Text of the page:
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Awards
John Searle

08 December 2004

John Searle, the Mills Professor of the Philosophy of Mind and Language in the College of Letters and Science, is among eight recipients of the 2004 National Humanities Medal.

In awards ceremonies held at the White House on Nov. 17, Searle was honored for his efforts to deepen understanding of the human mind and for using his writings to shape modern thought, defend reason and objectivity, and define debate about the nature of natural intelligence.


John Searle
Others receiving the prize included author Madeleine LíEngle, education activist Marva Collins, historian Gertrude Himmelfarb, art critic Hilton Kramer, political scientist Harvey Mansfield, and Hoover Institution researcher and writer Shelby Steele. The medal also was issued to the United States Capitol Historical Society.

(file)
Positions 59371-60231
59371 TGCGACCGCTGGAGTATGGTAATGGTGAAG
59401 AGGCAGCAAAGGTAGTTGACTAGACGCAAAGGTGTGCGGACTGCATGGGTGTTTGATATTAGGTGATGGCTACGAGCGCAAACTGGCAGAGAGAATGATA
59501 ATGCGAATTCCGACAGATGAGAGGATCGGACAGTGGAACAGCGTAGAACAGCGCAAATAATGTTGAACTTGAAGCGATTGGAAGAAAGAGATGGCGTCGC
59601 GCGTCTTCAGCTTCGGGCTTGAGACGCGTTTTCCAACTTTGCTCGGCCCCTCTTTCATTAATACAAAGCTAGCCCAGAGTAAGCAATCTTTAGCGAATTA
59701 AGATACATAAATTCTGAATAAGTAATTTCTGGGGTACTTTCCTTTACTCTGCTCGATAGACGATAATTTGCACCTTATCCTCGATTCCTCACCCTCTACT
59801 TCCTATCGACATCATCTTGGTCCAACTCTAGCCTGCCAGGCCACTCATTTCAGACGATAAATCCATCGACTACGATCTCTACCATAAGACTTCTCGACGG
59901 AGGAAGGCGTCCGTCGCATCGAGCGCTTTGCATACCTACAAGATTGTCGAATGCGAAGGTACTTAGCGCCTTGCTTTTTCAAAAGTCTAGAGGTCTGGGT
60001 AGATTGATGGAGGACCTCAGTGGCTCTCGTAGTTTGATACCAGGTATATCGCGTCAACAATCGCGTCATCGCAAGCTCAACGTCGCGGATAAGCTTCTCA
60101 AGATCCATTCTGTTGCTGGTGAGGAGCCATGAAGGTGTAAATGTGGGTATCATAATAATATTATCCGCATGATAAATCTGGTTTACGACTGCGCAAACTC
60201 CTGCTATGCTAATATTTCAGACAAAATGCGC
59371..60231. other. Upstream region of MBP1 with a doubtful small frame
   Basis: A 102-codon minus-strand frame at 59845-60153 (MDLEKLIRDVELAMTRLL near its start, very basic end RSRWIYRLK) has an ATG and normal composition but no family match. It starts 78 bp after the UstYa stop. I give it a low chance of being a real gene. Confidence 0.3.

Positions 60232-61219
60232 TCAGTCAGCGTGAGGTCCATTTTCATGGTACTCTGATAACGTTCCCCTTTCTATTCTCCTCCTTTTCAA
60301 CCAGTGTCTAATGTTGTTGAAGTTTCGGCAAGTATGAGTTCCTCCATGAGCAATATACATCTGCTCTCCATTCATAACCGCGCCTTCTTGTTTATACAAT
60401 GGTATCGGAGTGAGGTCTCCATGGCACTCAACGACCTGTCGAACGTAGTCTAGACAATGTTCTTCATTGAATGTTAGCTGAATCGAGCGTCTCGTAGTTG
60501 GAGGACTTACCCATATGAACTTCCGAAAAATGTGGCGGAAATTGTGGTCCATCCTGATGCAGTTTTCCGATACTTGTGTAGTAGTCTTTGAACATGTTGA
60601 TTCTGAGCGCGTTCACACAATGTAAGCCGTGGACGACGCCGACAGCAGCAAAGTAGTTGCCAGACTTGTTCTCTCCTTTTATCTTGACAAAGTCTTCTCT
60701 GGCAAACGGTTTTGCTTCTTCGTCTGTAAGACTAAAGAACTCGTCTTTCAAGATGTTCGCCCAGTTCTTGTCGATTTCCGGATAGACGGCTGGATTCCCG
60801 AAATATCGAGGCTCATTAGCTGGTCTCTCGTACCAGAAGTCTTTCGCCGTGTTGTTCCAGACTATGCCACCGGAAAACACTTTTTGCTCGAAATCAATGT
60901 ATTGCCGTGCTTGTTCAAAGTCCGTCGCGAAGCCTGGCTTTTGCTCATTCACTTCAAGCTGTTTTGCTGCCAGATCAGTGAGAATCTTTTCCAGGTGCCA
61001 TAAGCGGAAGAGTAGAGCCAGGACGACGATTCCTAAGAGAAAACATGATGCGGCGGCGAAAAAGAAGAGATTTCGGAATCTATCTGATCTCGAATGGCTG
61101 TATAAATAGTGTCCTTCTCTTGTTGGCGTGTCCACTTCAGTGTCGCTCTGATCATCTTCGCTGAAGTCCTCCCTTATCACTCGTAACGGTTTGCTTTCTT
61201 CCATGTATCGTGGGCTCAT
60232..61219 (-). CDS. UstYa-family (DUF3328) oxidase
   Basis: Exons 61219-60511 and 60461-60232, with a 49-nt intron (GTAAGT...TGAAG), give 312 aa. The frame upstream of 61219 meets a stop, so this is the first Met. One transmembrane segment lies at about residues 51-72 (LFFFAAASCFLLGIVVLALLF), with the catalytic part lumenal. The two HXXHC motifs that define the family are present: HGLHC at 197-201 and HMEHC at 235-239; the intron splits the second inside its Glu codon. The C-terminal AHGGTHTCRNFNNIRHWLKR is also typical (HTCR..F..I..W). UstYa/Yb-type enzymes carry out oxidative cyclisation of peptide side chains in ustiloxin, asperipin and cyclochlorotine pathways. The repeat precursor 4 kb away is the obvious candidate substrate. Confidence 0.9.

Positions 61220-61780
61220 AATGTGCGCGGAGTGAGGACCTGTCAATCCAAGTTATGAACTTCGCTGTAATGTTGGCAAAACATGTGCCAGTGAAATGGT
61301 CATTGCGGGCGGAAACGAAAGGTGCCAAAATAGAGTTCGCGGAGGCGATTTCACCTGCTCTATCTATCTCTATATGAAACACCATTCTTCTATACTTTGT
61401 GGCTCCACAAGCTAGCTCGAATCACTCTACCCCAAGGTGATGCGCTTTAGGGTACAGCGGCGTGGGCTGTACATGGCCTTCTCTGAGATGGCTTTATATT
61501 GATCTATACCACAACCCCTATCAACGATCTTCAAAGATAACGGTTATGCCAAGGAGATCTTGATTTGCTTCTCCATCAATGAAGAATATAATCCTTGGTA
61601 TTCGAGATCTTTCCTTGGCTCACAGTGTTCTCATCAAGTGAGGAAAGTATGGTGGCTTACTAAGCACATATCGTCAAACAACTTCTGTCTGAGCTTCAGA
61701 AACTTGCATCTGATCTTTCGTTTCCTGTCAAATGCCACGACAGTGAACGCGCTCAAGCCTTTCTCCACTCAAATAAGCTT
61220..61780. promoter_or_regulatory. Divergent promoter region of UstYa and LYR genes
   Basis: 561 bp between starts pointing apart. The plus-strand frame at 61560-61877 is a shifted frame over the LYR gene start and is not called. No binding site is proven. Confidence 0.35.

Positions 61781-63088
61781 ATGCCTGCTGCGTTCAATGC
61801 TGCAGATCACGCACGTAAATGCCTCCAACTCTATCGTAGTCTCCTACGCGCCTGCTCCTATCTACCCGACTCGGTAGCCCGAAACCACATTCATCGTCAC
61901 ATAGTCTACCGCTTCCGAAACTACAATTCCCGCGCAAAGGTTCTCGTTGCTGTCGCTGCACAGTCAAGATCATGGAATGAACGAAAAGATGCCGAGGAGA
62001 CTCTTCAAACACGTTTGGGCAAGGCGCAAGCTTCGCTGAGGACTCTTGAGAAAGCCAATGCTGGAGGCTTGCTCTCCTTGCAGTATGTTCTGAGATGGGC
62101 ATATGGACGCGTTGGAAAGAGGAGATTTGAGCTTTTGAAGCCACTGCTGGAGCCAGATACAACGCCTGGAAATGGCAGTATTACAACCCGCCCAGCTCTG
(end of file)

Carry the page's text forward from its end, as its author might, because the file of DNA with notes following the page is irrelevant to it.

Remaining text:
Searle, who began teaching at Berkeley in 1959, is best known for his critique of computationalism and artificial intelligence, his work on consciousness, and his theory of intentionality.

His books include Speech Acts: An Essay in the Philosophy of Language (1969), The Campus War (1970), The Mystery of Consciousness (1997), and Mind: A Brief Introduction (2004).

Searle is the recipient of many awards and honors, including the Guggenheim in 1975, Fulbrights in 1983 and 1985, selection as the the campusís Faculty Research Lecturer in 1987, the campus Distinguished Teaching Award in 1999, and the Jovellanos Prize in 2000.

The National Humanities Medal, issued annually since 1989, honors individuals and organizations whose work has deepened national understanding of, expanded public engagement with, or helped preserve access to the humanities.

Past Berkeley recipients include sociologist Robert Bellah in 2000 and recently retired English department senior lecturer and writer Maxine Hong Kingston in 1997.